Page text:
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Drinking cold fluids for weight control

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  • Forbes-Ewan, Chris
    On a non-professional, general science email discussion group the claim was made recently that drinking cold water will help with weight control because of the
    Message 1 of 3 , Sep 2, 2002
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      On a non-professional, general science email discussion group the claim was
      made recently that drinking cold water will help with weight control because
      of the need to release energy (as heat) in response to the resulting
      decrease in body temperature.

      I doubt that this is correct, but would like the following reasoning to be
      constructively (or even destructively, if appropriate) criticised.

      When the body loses small amounts of heat, this deficit is, I believe,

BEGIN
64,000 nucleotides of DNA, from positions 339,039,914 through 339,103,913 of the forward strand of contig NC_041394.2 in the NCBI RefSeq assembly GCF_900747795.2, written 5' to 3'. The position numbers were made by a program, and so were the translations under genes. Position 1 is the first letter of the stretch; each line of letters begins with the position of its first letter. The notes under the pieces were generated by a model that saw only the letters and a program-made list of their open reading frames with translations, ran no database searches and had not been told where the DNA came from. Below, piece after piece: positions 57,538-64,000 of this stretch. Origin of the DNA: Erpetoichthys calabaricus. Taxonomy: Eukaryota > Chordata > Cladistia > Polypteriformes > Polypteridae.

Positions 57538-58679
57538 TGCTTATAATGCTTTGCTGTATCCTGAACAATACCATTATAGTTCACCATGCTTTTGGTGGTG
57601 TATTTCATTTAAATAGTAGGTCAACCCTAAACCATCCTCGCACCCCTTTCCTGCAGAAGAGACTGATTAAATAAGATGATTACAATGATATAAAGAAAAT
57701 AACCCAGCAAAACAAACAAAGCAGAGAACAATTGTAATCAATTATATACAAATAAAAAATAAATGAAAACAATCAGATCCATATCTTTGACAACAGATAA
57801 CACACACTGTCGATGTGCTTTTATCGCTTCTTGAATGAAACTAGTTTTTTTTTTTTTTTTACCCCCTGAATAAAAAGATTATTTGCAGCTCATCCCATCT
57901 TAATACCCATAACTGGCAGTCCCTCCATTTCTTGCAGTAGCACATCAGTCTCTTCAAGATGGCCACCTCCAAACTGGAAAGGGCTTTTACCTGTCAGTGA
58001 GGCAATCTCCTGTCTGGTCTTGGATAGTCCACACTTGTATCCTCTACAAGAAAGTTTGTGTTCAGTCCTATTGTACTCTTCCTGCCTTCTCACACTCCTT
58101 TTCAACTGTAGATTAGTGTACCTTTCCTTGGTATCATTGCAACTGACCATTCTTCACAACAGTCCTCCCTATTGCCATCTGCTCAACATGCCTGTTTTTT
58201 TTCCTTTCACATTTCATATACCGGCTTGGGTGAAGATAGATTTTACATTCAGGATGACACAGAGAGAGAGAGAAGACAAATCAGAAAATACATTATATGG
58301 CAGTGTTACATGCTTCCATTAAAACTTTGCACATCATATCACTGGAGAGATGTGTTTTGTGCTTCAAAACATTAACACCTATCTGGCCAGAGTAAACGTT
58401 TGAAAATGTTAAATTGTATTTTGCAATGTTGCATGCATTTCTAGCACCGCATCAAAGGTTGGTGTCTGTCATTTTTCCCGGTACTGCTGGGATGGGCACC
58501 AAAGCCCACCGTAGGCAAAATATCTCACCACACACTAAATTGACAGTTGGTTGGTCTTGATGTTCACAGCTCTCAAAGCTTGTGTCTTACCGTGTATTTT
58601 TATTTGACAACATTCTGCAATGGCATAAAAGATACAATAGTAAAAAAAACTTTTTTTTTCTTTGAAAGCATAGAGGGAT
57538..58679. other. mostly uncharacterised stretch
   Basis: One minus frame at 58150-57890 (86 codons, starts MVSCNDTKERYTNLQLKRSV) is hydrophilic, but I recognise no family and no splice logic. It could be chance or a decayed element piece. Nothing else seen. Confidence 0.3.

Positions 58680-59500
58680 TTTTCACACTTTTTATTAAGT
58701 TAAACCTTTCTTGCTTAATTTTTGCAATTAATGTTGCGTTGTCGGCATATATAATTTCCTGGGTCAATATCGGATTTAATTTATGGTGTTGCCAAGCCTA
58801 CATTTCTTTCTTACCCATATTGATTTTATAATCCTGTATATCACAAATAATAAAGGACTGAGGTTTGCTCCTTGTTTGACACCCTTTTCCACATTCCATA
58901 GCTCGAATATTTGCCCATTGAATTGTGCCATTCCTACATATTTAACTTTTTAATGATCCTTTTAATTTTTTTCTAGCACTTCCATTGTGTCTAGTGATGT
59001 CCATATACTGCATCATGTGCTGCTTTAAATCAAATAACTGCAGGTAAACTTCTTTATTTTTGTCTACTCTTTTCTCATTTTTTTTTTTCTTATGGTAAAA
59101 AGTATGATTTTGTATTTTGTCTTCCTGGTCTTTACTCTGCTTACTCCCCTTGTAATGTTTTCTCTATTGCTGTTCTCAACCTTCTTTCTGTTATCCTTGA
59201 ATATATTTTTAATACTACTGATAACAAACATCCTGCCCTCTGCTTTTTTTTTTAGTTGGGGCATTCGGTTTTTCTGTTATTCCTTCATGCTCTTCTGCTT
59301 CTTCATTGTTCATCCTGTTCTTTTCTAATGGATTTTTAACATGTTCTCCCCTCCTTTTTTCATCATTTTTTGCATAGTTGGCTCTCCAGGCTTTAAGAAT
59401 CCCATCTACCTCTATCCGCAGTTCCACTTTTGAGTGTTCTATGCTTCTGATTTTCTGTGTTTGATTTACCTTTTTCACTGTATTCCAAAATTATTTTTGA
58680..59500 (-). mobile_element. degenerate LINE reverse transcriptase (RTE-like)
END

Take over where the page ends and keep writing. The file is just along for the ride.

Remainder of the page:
countered simply by switching on heat-conservation mechanisms such as
      peripheral vaso-constriction.

      My understanding is that thermogenesis can be either by shivering or
      'non-shivering' mechanisms. Shivering is an extreme response to exposure to
      very low temperatures and isn't relevant to this discussion. Non-shivering
      thermogenesis is used by rats (among other animals) and evidently occurs
      largely in brown adipose tissue. People do not have brown adipose tissue (or
      don't have much), so non-shivering thermogenesis doesn't play a big role in
      humans.

      If this correct, then drinking cold water will not make much (if any)
      difference to daily energy balance. This is because it does not induce
      thermogenesis, only 'thermoconservation' (to coin a new word).

      Am I on the right track?

      Chris Forbes-Ewan

      Task Coordinator, Nutrition
      Defence Nutrition
      DSTO-Scottsdale
      76 George St
      SCOTTSDALE Tas 7260
      AUSTRALIA

      Phone: Int + 61 3 6352 6607 (03 6352 6607 in Australia)
      Fax: Int + 61 3 6352 3044 (03 6352 3044 in Australia)

      E-mail: chris.forbes-ewan@...